:MARVIN V. UNITED STATES.
MARVIN 11. UNITED STATES.
(O£rcuU COUrt, D. ConnectIcUt. December 19,1890.)
CLERK OF COURT-FEES.
Under Act Congo March 8, 1887, (24 St. 505,) the clerk is entitled, on orders of the court, to pay the accounts of the marsbal and officers, other tban commissioners, as follows: Entering order, 45 cents; copy, 30 cents; certificate, 15 cents; seal, 20 cents; filing duplicate, 10 cents. The statute reqnires that only one copy of the commissioner's account shall be presented, wbich is forwarded to the treasury department. Held, that a certified copy of the order of court approving it should accompany it, and that tlJe fees should be as follOWS: Enterinll: the order of approval, 45 cents; filing same, 10 cents; copy, 30 cents; certificate and seal, 35 cents. Where blanks furnished by the department for of payment of witnesses, etc., contain jurats, the clerk is entitled to a fee of 25 cents for each jurat.
He is also entitled to a fel> of 10 cents for filing each separate voucher returned by 'the marshal with his accounts· Under Act Congo Aug. 4, 1886, (24 at. 253,' providing that none of the money thereby appropriated shall be u!led to pay clerk's per diem for attendance in court except for days w hen business was actually transacted, the burden is on the clerk to show tbat business was actually transacted by the court on the days for which he claims his per diem for attendance. A commissioner is entitled to a per diem for time actually spent by him in hia judicial character as commissioner on criminal oases after the accused were a1'rested, though tbeir cases were ,oontinued.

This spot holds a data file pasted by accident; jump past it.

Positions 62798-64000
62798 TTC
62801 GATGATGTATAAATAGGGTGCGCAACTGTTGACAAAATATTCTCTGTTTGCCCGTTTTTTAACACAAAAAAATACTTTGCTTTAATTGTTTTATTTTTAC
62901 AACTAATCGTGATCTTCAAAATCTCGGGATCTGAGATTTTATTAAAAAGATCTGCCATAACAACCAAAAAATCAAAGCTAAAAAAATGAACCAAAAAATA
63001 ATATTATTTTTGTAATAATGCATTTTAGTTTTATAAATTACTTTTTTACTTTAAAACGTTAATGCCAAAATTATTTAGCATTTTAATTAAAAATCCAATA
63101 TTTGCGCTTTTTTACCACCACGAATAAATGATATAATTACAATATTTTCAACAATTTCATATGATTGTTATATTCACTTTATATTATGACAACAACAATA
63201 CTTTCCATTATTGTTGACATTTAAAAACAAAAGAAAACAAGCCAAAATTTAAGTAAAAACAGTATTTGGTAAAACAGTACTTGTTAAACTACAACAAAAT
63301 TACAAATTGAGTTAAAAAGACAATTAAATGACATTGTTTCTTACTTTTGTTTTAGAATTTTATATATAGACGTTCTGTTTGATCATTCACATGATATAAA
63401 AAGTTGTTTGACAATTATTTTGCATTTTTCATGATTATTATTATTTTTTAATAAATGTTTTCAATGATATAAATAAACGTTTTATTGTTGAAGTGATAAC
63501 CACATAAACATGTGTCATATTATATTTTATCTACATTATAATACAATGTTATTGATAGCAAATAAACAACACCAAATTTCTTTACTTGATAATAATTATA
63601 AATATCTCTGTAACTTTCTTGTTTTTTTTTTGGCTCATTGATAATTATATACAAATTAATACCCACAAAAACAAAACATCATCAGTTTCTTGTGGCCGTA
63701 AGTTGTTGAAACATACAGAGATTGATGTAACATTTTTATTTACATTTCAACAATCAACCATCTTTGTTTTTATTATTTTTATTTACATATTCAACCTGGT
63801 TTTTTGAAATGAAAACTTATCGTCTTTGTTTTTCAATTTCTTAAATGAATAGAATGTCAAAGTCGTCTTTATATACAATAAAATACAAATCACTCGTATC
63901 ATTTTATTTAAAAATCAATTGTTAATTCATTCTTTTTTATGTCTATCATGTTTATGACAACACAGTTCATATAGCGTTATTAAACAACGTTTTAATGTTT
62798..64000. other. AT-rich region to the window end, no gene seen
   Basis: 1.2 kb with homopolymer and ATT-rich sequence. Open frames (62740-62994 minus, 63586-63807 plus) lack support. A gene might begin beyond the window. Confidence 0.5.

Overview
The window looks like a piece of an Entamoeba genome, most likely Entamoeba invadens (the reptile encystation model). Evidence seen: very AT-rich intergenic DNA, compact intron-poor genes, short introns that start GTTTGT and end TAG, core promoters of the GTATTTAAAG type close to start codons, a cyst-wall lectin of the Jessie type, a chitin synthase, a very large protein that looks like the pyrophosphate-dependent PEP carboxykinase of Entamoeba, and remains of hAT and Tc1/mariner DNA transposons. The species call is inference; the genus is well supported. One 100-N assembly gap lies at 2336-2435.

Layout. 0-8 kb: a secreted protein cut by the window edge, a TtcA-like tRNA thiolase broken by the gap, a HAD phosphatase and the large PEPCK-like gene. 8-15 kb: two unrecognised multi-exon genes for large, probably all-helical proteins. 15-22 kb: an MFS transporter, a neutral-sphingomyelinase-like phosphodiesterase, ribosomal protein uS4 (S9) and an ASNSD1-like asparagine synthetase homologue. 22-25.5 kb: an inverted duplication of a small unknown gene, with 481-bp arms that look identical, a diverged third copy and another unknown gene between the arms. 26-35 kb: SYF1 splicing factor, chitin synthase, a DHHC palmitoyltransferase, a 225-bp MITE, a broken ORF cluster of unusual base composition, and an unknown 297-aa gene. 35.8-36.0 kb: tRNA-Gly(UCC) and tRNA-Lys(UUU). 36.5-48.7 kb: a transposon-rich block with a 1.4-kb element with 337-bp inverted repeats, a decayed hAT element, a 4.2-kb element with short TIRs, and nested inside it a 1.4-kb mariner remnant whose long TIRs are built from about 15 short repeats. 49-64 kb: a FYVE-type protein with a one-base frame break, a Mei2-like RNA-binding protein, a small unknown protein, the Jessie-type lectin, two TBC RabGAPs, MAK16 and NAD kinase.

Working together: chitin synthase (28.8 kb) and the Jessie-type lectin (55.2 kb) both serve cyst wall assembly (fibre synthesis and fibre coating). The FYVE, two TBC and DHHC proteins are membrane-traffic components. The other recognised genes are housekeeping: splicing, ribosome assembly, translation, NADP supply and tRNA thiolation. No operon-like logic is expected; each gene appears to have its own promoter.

Tbe petitioner is entitled to a commissioner's per diem for services performed as such, though he performed services as clerk, and received compensation therefor, on the same day.
Under Act Congo June 30,1879, (21 St. 48,) appointing the clerk a jury commissioner ex o!ficto, he is entitled to a Jury oomml8Sioner's compensation for services performed as sucb.
For the annual statement to the attorney general of the judgments, etc., for the preceding- year, the clerk is entitled to compensation for the final abstract at 15 cents per folio, and not to the regular fees for searches. He is entitled to fees for copies of orders to pay jurors, and for seals
The clerk's fees for final records in criminal oases should be in accordance with the folios whicb are contained in the record, and not be limited to four folios. But he is not entitled to a separate fee for entering the oral appearances of attorneys in criminal cases, as this is included in the docket fee. Docket and discontinuance fees should be allowed where the commissioner's records are returned to court and docketed, though the case is discontinued before the information is filed. Under Rev. St. U. S. § 1001, providing that no interest shall be allowed on any claim up to the time of the rendition of a judgment thereon by the court of claims, unless on a contract expressly stipUlating therefor, the cirCUit court cannot allow interest in a suit therefor in such court under 24 St. 505, no contract baving stipulated for such interest.
The commissioner is eutitled to a fee for recognizance of record take.n by him, where justices of the peace of tbe state in which the federal oourt ia beld bave " vower to take such recognizances.